The home of the Ukrainian people is the vast and fertile prairie stretching from the Carpathian Mountains eastward to the Sea of Azov. Several rivers, of which the Dnieper is the largest, cross the country in the same general direction from north to south, running into the Black Sea or into the Sea of





Azov. In the north the Ukrainians have expanded from the steppes to the forest zone, especially on the right bank of the Dnieper River, so there is no natural northern boundary to their country.

Nature has showered her gifts lavishly on Ukraine. The famous " black earth" (chornozem) is among the riches in the world, and since the end of the eighteenth century Ukraine has been known as the "granary of Europe" .

Here the aboriginal Slavic tribes from which the Ukrainians descend lived from time immemorial. But while God favored the land with His gifts, man was not left to live there is peace and abundance. From prehistoric times, Ukraine has been a battlefield between east and west, north and south.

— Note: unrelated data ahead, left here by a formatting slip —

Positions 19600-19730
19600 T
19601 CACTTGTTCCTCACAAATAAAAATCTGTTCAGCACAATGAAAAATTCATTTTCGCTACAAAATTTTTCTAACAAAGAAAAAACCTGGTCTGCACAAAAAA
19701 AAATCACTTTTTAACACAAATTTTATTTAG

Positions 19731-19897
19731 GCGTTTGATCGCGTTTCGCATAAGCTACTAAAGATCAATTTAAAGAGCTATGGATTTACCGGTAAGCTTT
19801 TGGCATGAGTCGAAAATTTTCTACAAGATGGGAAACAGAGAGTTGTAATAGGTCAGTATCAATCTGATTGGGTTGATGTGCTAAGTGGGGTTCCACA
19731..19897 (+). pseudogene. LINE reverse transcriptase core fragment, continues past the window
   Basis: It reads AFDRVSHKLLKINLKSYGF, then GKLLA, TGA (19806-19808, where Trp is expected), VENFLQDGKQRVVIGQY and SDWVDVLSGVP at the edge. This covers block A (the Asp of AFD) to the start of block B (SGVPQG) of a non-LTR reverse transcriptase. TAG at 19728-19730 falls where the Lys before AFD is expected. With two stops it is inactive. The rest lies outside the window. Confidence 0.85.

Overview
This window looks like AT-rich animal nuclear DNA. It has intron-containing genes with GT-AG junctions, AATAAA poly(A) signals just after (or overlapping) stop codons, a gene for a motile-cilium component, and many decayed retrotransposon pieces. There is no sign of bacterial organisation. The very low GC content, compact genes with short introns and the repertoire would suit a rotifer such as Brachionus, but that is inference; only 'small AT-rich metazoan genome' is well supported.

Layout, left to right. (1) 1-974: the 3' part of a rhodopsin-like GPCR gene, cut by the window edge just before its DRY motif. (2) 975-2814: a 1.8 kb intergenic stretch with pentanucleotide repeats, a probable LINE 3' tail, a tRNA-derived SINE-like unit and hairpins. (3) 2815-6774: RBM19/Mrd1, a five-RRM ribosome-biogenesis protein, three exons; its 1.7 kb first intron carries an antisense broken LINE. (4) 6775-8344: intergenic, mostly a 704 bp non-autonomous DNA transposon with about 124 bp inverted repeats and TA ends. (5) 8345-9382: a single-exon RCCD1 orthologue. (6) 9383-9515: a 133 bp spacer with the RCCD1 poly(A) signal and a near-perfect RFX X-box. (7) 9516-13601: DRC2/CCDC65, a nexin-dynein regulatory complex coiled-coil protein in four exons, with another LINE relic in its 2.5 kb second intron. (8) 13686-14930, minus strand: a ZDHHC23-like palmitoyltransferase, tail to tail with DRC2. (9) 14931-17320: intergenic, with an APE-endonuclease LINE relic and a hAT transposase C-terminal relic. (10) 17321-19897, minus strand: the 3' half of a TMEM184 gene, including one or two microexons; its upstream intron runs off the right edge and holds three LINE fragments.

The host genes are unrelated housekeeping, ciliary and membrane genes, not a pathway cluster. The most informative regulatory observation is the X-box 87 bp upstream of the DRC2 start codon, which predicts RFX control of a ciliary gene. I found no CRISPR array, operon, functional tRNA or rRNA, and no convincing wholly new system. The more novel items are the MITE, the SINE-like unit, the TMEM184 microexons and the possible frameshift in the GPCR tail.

The Ukrainians have sometimes been termed " the Irish of the Slavonic World", and the epithet is not infelicitous. In both cases there is a tradition of ancient, almost legendary glory, followed by long centuries of stifled independence, in which the stream of national life disappeared underground almost completely�only to emerge in turbid and eager flood in modern times.

The Ukrainian language is an East Slavonic tongue which is closely akin to Russian but which differs from it very sharply in many important grammatical and phonetic ways. The language is spoken by a people of some forty millions in number who are almost wholly included in what is known as the Ukrainian Socialist Soviet Republic. Before the Second World War, the country was divided between the Soviet Union, Poland, Rumania and Czechoslovakia. Before the First World War, it was divided between Russia and Austria-Hungary.

The individuality of the Ukrainians as a people stands out clearly, despite conquerors' efforts to assume their past, deny their present, and alter their future.